1 star for Amazon for incorrect product information.
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VINE VOICEon 26 March 2007
'Spirits Having Flown' is quite probably the one Bee Gees album that divides listeners more than any other and it all comes down to whether or not one is appreciative of the Bee Gees excessive use of falsetto. Falsetto was certainly nothing new for the Bee Gees as by the year of 'Spirits Having Flown's release in 1979 they had been incorporating it into their sound for the past four years (including 'Saturday Night Fever'). With 'Spirits Having Flown', however, they take it to its furthest extreme which although effective more often than not nevertheless makes the album a little hard to swallow for some listeners.

Falsetto aside, 'Spirits Having Flown' is a fine album with a number of highlights particuarly in the first half of the album ('Tragedy','Too Much Heaven', Love You Inside Out', 'Reaching Out' and 'Spirits (Having Flown')) which really does represent the Bee Gees in their prime. If the second half isn't as successful that's not necessarily to say it isn't good. 'Search Find', 'Living Together' and 'I'm Satisfield' are still solid tracks even if they are comparatively slight and 'Until' is a rare ballad sung in Barry's natural voice. It's only on another ballad 'Stop Think Again' where Barry's falsetto begins to sound like a serious misstep and the only time in my opinion when some of the mocking impersonations seem, perhaps, slightly justified.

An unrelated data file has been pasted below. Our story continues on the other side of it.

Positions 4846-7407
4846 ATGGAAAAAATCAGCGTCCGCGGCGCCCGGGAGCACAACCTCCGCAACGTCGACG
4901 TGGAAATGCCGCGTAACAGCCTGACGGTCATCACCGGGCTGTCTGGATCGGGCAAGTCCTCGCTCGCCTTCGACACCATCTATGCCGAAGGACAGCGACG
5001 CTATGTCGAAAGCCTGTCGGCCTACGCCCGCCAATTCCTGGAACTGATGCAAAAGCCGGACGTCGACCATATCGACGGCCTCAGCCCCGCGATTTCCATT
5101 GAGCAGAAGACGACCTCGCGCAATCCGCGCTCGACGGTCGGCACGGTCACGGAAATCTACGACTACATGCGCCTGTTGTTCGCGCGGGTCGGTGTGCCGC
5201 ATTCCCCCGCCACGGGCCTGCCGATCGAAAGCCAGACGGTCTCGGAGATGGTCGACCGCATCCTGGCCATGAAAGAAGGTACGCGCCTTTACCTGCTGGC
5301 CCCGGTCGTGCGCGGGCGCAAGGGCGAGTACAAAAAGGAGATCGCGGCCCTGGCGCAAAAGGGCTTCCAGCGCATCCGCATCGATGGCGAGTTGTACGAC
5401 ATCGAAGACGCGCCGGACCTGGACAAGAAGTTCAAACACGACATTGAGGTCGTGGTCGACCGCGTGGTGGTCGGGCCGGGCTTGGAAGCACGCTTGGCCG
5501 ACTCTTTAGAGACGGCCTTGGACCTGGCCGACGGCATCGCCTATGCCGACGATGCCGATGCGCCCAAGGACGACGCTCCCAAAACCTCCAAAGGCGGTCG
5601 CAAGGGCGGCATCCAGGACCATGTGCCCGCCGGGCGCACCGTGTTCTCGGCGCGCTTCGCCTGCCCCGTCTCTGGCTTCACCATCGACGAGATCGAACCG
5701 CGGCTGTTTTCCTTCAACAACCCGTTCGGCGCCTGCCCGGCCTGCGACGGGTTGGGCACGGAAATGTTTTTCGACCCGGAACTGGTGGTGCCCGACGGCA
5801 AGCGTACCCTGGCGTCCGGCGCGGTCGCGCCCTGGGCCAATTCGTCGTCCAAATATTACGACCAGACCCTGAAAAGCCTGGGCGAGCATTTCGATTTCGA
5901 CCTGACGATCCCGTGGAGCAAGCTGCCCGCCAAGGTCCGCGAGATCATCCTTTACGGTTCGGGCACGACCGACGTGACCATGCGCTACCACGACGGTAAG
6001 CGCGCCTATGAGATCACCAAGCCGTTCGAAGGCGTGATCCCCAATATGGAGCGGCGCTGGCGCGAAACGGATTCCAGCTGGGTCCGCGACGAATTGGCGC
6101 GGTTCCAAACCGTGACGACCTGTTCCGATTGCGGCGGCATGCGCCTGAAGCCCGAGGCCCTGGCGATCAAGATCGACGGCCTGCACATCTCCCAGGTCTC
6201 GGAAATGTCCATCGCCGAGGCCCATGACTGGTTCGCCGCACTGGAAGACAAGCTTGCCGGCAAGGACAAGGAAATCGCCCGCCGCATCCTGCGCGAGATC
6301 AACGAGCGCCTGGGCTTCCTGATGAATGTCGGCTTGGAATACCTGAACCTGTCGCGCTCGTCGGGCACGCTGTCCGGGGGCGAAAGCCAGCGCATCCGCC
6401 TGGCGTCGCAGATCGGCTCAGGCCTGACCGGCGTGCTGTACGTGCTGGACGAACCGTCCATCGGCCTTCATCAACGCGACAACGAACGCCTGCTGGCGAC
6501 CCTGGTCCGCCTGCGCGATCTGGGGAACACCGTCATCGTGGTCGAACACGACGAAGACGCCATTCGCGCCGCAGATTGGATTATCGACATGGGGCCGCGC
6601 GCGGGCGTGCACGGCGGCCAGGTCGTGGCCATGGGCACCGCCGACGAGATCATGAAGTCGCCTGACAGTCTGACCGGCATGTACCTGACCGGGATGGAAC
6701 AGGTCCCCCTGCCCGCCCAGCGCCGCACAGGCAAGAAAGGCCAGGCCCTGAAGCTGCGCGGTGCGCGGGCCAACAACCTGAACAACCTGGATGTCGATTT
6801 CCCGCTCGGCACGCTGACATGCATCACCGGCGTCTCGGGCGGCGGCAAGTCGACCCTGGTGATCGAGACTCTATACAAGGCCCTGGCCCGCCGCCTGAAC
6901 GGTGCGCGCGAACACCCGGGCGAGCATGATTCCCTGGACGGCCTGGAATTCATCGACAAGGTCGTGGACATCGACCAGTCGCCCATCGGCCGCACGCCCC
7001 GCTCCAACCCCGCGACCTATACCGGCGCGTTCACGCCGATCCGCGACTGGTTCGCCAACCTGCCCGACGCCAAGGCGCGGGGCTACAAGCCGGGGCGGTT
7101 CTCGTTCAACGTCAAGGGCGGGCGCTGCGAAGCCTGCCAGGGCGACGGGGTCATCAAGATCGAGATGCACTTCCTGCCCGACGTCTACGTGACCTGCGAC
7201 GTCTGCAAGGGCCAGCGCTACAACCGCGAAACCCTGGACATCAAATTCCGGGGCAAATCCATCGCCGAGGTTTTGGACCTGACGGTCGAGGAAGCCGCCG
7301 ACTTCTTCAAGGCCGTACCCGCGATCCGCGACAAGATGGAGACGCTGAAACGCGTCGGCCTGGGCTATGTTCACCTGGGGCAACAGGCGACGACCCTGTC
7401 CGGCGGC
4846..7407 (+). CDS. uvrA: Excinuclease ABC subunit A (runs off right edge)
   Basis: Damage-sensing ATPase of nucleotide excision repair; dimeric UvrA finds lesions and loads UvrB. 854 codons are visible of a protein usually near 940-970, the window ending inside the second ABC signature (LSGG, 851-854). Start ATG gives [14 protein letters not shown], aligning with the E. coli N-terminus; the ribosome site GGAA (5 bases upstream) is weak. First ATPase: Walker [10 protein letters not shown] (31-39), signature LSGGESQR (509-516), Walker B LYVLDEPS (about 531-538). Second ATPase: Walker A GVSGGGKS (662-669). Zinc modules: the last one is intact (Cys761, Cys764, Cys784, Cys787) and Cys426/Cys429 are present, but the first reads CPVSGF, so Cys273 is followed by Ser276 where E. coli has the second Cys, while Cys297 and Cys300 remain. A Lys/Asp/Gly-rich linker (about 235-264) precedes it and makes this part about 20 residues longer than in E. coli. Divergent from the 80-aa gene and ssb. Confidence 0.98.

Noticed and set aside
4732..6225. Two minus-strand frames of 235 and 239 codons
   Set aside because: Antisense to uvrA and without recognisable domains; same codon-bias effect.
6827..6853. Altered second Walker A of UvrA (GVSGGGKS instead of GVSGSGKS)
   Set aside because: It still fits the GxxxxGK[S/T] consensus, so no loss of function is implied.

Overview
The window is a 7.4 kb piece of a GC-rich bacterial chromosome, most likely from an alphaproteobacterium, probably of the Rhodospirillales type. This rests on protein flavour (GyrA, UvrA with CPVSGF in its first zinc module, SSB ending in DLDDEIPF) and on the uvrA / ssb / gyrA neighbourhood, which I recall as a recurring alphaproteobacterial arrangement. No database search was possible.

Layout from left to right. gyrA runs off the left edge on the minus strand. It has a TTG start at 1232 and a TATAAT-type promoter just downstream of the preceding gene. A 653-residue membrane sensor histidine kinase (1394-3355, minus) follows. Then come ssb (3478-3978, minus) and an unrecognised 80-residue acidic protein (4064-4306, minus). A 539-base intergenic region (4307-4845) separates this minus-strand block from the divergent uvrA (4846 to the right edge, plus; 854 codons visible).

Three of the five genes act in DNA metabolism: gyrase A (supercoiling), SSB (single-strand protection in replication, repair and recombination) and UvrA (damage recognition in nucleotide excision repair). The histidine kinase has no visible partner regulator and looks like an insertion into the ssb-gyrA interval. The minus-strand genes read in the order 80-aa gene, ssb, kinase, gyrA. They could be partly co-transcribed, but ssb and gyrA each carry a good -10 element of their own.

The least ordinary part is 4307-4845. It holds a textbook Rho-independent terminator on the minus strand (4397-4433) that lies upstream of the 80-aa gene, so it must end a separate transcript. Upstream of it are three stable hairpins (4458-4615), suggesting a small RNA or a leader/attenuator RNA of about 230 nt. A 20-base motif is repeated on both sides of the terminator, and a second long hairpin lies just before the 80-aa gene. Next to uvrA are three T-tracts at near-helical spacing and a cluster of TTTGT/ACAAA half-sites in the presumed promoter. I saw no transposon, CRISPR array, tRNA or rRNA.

'Spirits Having Flown' is really more pop influenced than disco. Nevertheless it does also represent the closing of a chapter in the Bee Gees history which had opened with 'Main Course' and ran through 'Children Of The World' and the frenzied 'Saturday Night Fever'. In many ways it marked the end of the 'fever' period as a backlash was beginning to develop as Barry, Robin and Maurice began to look for other ways to express themselves which usually meant writing and arranging for other artists.

Whatever its perceived faults, 'Spirits Having Flown' remains a fine album.
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on 12 December 2002
This was the bee gees music which I danced to in Capetown, South Africa; and Nelson Mandella was still on robin island in 1979.
If I was to recommend just one Bee Gees CD; this is the one to buy. I've always enjoyed these tracks, but it brings back the times when I was in South Africa, Puerto Rico and Chile; rocking and rolling all around the world - while I worked on Greek ships.
A must for anyone serious about the music of the 1970s
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on 4 July 2006
These reissues are NOT the remasters we've all been waiting for. These are just straight reissues with the Reprise logo slapped on them and sound exactly the same as the previous issues. According to Rhino the proper digital remasters will begin to be issued at the end of the year and these reissues will form part of this. This process will take a number of years and might not be in chronological order but will feature bonus tracks and improved packaging artwork. Still five stars for the album itself!!!!
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on 24 March 2015